Published on 14 November, the latest cashew nut market newsletter from the agri-food consulting firm N’kalô confirms that the success of African cashew nuts with European consumers continues unabated.
Over the first three quarters of 2019, the European Union’s cumulative imports from Africa increased by 63% compared to the same period last year, from 4,063 to 6,623 tonnes. This is enough to make the authors of the report say that »[…] the growth of EU imports continues at a sustained pace ». In fact, the strong demand from the Old Continent is part of a global upward trend, with world production volumes of this dry fruit having increased by half since 2010 to 700,000 tonnes of shelled nuts.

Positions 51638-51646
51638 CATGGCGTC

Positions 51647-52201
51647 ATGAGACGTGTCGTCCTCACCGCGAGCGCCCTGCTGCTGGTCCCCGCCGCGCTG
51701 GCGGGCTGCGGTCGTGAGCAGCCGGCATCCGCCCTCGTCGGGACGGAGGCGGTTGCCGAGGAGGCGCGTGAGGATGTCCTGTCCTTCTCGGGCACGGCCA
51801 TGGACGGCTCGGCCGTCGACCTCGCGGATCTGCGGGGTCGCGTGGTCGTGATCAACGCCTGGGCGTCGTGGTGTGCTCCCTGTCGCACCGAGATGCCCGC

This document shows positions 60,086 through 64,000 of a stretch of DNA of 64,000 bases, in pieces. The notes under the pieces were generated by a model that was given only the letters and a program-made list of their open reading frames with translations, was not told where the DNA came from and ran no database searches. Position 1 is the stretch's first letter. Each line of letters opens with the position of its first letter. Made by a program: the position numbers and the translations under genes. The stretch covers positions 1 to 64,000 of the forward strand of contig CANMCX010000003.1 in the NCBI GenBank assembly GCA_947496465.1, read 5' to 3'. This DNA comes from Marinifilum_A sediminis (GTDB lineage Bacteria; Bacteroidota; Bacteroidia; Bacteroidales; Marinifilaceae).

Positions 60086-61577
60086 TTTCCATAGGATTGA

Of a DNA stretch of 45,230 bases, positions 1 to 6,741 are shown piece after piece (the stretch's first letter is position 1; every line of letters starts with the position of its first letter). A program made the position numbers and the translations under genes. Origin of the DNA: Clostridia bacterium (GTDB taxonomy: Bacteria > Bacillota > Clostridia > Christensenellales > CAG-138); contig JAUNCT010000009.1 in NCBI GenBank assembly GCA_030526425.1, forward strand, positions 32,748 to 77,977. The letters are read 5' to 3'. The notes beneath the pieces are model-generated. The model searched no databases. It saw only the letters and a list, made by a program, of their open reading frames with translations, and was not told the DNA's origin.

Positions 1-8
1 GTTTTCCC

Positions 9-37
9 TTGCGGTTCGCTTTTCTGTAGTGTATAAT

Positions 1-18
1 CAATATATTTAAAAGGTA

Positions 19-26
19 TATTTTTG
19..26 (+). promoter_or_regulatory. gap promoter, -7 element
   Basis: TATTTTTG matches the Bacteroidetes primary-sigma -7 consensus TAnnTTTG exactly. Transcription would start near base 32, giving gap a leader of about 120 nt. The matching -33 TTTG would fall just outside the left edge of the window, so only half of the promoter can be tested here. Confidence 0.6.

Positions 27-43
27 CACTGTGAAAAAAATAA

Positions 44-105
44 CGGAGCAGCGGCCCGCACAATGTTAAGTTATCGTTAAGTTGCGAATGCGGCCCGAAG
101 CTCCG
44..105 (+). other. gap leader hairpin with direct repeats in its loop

In detail, African supply is primarily driven by West Africa (79% of the total), with the region seeing a 75% increase in exports to the EU (5,235 tonnes), compared to +28% for the rest of the continent (1,388 tonnes). As the leading African exporter, Côte d’Ivoire benefited from a very strong increase in its exports (+88% to Europe) to further strengthen its supremacy at the expense of its challenger, Mozambique (+40%). In relative terms, Burkina Faso (+113%), Togo (+189%) and Benin (+253%) are even better, although the volumes sold are admittedly more modest. In contrast, Guinea Bissau, Guinea, Guinea, Tanzania and Madagascar exported fewer almonds to Europe than in 2018. A relative contraction in sales that also occurred in the US market: according to N’kalô data, African cashew nut exports to the United States fell by 12% in the first nine months of 2019, to 5,068 tonnes. As for the relative share of African exports to the two major markets of the EU and the United States, it remains marginal (4% of US imports and 7% of the European total) compared to the Vietnamese giant (85% and 74%).